In fact, I’m willing to bet on a net 10% increase in viewership/subscribers based on this model. At least.

Google TV was just announced the other day. We don’t know much about it yet, but we do know that networks are going to have their own portals. This seems like a great possible partnership for the NFL and Google!

The only question that remains, then, is if the NFL has enough balls to make the big move? I think they need to, lest piracy and viewership decline.

Am I crazy?

Photo by Joel Price

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Aaron Brazell

Aaron Brazell is a Baltimore, MD-based WordPress developer, A Sr. Web Engineer at 10up, a co-founder at WP Engine, WordPress core contributor and author. He wrote the book WordPress Bible and has been publishing on the web since 2000. You can follow him on Twitter, on his personal blog and view his photography at The Aperture Filter.

6 thoughts on “The NFL, Google TV, and DirecTV’s Death Grip on the Sunday Ticket

  1. Agreed 100% Aaron. Being a Bucs fan in California and now Texas the only way I can watch a game is to goto a sports bar but even then I probably won’t see it since there seems to be absolutely NO Bucs fans alive… I would gladly pay for a per week or season pass to get my Bucs games at home, or my computer, or even my phone. It seems as though that mainstream broadcasting doesn’t quite understand the power of the streaming model yet. I know people who actively watch games live on ONLY because they have to, me being one of them. Fact is, I would gladly pay a reasonable price to be able to see my game where it is convenient for me. Id still even goto the sports bar to watch the Ravens whoop the Steelers for the atmosphere, but Id also have an earbud in my ear and my game on my phone. That is easy money that they are missing out on.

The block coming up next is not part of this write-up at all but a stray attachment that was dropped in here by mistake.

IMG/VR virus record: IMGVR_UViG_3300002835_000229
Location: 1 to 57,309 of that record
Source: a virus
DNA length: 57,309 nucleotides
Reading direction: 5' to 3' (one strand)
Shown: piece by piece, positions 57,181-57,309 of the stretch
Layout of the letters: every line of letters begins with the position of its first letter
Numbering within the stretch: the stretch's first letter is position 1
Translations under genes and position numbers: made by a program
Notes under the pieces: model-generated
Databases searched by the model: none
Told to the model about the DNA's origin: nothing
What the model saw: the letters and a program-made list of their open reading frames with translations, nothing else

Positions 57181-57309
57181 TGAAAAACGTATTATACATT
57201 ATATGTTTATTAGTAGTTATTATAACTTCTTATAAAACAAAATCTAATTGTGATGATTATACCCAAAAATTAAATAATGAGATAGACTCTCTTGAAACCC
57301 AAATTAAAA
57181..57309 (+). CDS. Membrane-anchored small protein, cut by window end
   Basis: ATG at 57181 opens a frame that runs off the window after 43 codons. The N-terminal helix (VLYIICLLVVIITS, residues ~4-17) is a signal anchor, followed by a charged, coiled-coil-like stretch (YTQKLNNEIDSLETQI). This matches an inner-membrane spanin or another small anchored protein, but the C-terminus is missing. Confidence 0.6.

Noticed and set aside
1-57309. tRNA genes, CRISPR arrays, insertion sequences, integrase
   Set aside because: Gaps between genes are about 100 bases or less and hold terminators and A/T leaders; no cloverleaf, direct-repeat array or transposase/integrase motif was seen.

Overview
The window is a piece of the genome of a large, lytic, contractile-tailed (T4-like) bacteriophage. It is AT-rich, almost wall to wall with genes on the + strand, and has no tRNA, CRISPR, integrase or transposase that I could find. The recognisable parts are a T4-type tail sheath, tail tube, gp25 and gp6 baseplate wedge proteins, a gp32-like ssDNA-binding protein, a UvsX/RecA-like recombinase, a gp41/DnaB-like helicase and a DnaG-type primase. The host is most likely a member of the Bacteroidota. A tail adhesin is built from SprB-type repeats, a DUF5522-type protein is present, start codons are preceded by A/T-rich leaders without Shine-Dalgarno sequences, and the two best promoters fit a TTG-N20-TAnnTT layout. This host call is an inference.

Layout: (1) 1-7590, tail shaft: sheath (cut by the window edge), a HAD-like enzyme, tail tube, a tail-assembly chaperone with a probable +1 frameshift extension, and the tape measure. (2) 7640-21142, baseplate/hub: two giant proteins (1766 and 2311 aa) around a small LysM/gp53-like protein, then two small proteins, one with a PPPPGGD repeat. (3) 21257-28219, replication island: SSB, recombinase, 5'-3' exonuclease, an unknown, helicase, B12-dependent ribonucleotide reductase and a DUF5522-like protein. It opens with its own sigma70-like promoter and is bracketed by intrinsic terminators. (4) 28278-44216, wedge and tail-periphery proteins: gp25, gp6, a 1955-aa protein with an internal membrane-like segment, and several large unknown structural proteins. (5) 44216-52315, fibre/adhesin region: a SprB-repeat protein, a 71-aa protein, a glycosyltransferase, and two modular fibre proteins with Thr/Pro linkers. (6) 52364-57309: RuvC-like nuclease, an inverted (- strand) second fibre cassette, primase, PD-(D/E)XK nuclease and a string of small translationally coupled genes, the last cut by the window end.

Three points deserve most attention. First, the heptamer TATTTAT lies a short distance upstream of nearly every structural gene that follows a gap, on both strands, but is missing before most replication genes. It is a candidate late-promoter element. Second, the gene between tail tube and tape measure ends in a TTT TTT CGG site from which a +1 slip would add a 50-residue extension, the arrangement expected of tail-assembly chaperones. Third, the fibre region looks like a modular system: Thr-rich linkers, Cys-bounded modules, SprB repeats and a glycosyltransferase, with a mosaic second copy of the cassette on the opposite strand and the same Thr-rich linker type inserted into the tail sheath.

2. Aaron –

    This is the first year since I moved to DC that I haven’t been able to watch Steelers games on TV. (If they play a different time than Baltimore, I would see them on Baltimore stations – I happen to live in the zone that gets both DC and Bmore stations). I have had to listen to two games on NFL Audio pass. Not terrible, but definitely not the same. I refuse to get the ticket because 1) like you I hardly watch TV and 2) I really like my FIOS.

    I think there are more ways the NFL could make money on the ticket. They can’t be making their bread and butter from individual consumers. So, that said, I think you are right that there would be an increase. I know if I could subscribe to the entire Steelers football season, I would do that. And I am sure there are others who would as well.

    I just wonder how bars would do if people could watch at home. Yesterday, I watched the Steelers Ravens game from a Bar in Baltimore. There were about 30 people in there. Not many. And quire frankly, they had a 32 in TV on the wall….but I have a 50 in at home. I would have rather been at home watching. But for the sake of being social, and being the only Steelers fan in a Ravens Roost bar, I sucked it up…

    1. But for the sake of being social, and being the only Steelers fan in a Ravens Roost bar, I sucked it up…

      Yeah… we totally needed that… :-p